Has NZ fallen for the paranoid fantasies of the USA? Not for the first time – remember the Cold War years.

    • Dennis Frank 5.1

      Yes, the British nonconformism was mentioned on RNZ. Seems peculiar. I presume our spooks evaluated their stance against those of Oz & USA.

  6. Brutus Iscariot 6

    What we really need to do is the bare minimum to remain palatable to both sides.

    If we have to nix a single Huawei project to stay in 5 Eyes, and by extension remain part of the Australian/US security umbrella, that’s a reasonable tradeoff.

    Telling the US to bugger off at this stage would be foolish. As a trading island nation forced to import most critical goods and supplies, we will choose the power with the capacity to keep the sea-lanes open, and that for now is the US.

    • Anne 6.1

      Pragmatic solution is sometimes the only solution I agree BI. But it does stick in my craw that we are forced by way of circumstances not to be the arbiter of our own decisions – particularly given the appallingly low standards exhibited by the Trump regime.

  7. DJ Ward 7

    I use a Huawei router. You are being monitored with my assistance. Everything you say may be used against you in the closed courts of The People’s Republic of New Zealand. Any speech not compliant with ‘The Standard’ will result in organ donations.

  8. Gabby 8

    I wonder what yanker corporation wants a nice fat juicy contract.

  9. ianmac 9

    No matter who the supplier is, there is certainly a risk to security. There is now and the internet development is always going to be insecure. Will we any more secure if the supplier is say USA? CIA, FBI are immensely trustworthy – aren’t they?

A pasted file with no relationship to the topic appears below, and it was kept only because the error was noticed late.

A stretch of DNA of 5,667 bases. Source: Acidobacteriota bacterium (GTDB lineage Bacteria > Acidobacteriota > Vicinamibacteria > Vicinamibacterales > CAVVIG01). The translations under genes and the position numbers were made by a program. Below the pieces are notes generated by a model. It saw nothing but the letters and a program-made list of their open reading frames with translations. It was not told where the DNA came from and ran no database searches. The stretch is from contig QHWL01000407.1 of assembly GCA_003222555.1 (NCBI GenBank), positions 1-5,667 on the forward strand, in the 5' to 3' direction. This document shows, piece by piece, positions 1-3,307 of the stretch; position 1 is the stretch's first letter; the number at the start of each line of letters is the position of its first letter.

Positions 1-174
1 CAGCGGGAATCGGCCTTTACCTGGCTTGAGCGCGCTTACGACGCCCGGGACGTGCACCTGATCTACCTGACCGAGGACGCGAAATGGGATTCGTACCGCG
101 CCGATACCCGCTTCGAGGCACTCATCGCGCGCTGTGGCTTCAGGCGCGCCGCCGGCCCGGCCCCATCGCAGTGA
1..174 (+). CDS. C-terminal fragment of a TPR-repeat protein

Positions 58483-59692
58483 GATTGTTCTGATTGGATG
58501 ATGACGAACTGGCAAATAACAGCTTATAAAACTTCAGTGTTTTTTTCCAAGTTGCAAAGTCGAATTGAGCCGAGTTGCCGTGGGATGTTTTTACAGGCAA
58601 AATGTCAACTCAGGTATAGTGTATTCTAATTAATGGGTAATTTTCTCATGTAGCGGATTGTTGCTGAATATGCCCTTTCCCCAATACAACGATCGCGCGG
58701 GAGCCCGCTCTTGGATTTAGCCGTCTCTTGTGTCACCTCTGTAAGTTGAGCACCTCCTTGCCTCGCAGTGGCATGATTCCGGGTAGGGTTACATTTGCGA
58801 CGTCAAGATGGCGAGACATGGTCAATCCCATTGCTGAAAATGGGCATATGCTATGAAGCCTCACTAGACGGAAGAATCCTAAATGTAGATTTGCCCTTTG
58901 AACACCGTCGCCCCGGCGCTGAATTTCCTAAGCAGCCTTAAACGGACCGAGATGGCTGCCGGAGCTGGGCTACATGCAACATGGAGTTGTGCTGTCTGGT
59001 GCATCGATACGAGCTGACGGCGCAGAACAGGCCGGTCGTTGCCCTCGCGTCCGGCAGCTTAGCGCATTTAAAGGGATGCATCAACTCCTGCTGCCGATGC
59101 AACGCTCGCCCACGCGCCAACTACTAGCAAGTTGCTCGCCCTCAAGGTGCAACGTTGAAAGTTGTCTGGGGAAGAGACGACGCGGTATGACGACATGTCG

10. tc 10

    Your only as good as your counter measures and security regardless of where your kit comes from.

    UFB is chock full of Huawei kit already.

  11. Dennis Frank 11

    “In August, when Australia announced its ban on 5G Huawei technology it tried to do so in the most low key fashion possible. The 1000-word statement did not mention China, or the Chinese telecommunications equipment giants Huawei or ZTE. Nor did it plainly state the bombshell decision that they are to be banned from building Australia’s new telecommunications network. If you’re getting the impression that the government didn’t want to draw attention to the announcement, you’re right.”
    http://werewolf.co.nz/2018/11/gordon-campbell-on-how-banning-huawei-fits-into-our-new-hostility-towards-china/

    ANZACs were once real tough buggers. Now all we ever seem to get in both govts are spineless creeps. The left & right compete to see who can be the most craven.

  12. Tiger Mountain 12